> > is set to UTC=false and ZONE="America/Chicago". /etc/localtime is a
> > copy of Chicago's zone file. /etc/adjtime is configured with "LOCAL"
> > as the third row. I am at a loss as to what is causing this.
> >
> > Any assistance is appreciated! Thanks!
> >
> Since you say "servers" do you have one that you can bring more current then
> 5.3 to see if there was a kernel patch or something that fixed this? Between
> 5.3 and Current (5.8) anything could have happened.
>

What is in /etc/sysconfig/clock ?

cat /etc/sysconfig/clock
ZONE="America/New_York"
UTC=false
ARC=false


--
Ron Loftin reloftin@twcny.rr.com

"God, root, what is difference ?" Piter from UserFriendly

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Old 08-09-2012, 11:40 PM
Craig White
 
Default Strange issue with system time being off

On Aug 9, 2012, at 2:26 PM, Russell Jones wrote:

>>
>> Here's a question: run hwclock, then, when you reboot, go into the BIOS,
>> and see what the time is.
>>
>> mark
>
>
>
> Thanks Mark. "hwclock" showed the right time before reboot. After
> reboot, entering BIOS it still showed the correct local time. After
> the server came up, "date" is slow by 5 hours.
>
>
> [root@nod705 ~]# date
> Thu Aug 9 11:26:12 CDT 2012
>
> [root@nod705 ~]# hwclock
> Thu 09 Aug 2012 04:26:15 PM CDT -0.002574 seconds
----
something is changing your software clock.

You might want to reconfigure time...

yum install system-config-date
system-config-date

you might want to check for funny entries in /etc/ntp.conf (is it running?)
chkconfig --list ntpd
ps aux|grep ntp

cat /etc/ntp/steptickers
cat /etc/ntp.conf

Craig

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Old 08-09-2012, 11:42 PM
Robert Nichols
 
Default Strange issue with system time being off

On 08/09/2012 02:33 PM, Russell Jones wrote:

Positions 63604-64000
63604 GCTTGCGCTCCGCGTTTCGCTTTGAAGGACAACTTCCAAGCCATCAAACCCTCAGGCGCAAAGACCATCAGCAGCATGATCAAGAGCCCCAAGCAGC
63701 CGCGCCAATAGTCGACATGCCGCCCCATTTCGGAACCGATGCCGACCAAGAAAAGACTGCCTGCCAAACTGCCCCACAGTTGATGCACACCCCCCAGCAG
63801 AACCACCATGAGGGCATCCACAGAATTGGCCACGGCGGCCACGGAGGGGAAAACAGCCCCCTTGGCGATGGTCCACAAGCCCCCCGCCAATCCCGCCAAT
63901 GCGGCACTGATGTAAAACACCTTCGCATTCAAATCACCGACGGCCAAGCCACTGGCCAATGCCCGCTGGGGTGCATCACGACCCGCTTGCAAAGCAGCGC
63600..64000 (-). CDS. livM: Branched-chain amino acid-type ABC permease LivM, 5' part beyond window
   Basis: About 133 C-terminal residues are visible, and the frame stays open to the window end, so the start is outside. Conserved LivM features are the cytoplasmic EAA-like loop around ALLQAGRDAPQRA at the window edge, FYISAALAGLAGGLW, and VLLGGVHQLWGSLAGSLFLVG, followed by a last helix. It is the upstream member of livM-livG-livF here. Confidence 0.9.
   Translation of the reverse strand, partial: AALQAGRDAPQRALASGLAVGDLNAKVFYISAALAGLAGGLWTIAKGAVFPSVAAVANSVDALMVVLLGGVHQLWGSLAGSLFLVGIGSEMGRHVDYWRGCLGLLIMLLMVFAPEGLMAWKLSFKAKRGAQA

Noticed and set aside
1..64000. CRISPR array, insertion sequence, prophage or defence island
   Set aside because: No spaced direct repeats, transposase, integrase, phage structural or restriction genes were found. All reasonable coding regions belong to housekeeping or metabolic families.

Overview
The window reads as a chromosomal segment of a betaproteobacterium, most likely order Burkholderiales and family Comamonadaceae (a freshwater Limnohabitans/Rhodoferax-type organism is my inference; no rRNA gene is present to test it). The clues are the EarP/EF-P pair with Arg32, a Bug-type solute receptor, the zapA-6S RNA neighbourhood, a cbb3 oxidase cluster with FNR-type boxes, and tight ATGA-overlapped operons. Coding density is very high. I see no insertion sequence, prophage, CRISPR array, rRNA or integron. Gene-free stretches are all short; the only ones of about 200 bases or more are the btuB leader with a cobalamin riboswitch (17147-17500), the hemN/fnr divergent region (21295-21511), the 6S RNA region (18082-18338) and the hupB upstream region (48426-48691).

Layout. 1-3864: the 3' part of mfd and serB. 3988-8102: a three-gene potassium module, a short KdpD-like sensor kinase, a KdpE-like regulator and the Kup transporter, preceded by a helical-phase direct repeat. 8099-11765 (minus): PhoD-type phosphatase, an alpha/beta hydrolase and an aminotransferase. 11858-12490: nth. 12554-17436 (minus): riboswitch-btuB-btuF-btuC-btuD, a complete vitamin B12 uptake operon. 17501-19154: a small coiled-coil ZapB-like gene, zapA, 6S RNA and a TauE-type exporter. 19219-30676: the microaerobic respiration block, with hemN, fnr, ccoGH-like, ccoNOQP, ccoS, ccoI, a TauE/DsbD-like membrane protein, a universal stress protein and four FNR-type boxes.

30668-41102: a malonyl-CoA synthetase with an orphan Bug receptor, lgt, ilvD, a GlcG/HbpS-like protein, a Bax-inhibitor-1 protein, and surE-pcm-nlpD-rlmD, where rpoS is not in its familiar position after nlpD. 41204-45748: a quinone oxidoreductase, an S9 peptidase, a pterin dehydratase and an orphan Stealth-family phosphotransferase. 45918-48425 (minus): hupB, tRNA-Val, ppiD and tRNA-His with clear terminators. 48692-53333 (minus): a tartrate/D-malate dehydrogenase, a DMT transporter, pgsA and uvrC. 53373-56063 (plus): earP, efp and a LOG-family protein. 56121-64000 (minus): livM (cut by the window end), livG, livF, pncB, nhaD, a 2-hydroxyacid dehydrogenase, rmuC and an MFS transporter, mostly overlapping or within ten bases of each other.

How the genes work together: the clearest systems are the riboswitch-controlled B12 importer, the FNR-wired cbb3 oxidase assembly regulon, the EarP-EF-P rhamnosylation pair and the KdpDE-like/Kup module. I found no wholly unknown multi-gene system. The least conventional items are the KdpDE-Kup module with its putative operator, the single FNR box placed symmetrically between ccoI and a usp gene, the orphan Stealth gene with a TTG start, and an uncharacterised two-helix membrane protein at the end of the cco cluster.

> Hi all,
>
> I am having an issue with some older CentOS 5.3 servers. Every time
> the server boots, it gives the error "Cannot access the hardware clock
> by any known method", and then promptly sets the time 5 hours behind
> the hardware clock, down to the second.
>
> After the system is up. "hwclock" works fine. hwclock --debug does not
> show any error at all.

Apparently something is amiss in the initramfs preventing access to the
rtc, and once the real root filesystem is mounted, rtc access works. I'm
not sure where to look or how an error might have crept in, but when I
unpack my initramfs on a couple of systems (it's a compressed cpio
archive) and grep for "rtc", I find:

./etc/modprobe.d/dist.conf:alias char-major-10-135 rtc
./etc/udev/rules.d/50-udev-default.rules:SUBSYSTEM=="rtc",
DRIVERS=="rtc_cmos", SYMLINK+="rtc"


--
Bob Nichols "NOSPAM" is really part of my email address.
Do NOT delete it.

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Old 08-09-2012, 11:59 PM
Woodchuck
 
Default Strange issue with system time being off

On Thu, Aug 09, 2012 at 04:40:19PM -0700, Craig White wrote:
>
> On Aug 9, 2012, at 2:26 PM, Russell Jones wrote:
>
> >>
> >> Here's a question: run hwclock, then, when you reboot, go into the BIOS,
> >> and see what the time is.
> >>
> >> mark
> >
> >
> >
> > Thanks Mark. "hwclock" showed the right time before reboot. After
> > reboot, entering BIOS it still showed the correct local time. After
> > the server came up, "date" is slow by 5 hours.

Let's back up a bit. I bet Mr Jones, the OP, is in the US central
time zone, which right now is 5 hours earlier than UTC. I'm betting
the hardware clock is set to UTC, but that Centos believes that the
hw clock is set to local time, i.e. CST6CDT. (That is how it would
be set for Windoze.) There is some pitiful setting to correct the
Windoze problem, and it is being applied. It shouldn't be.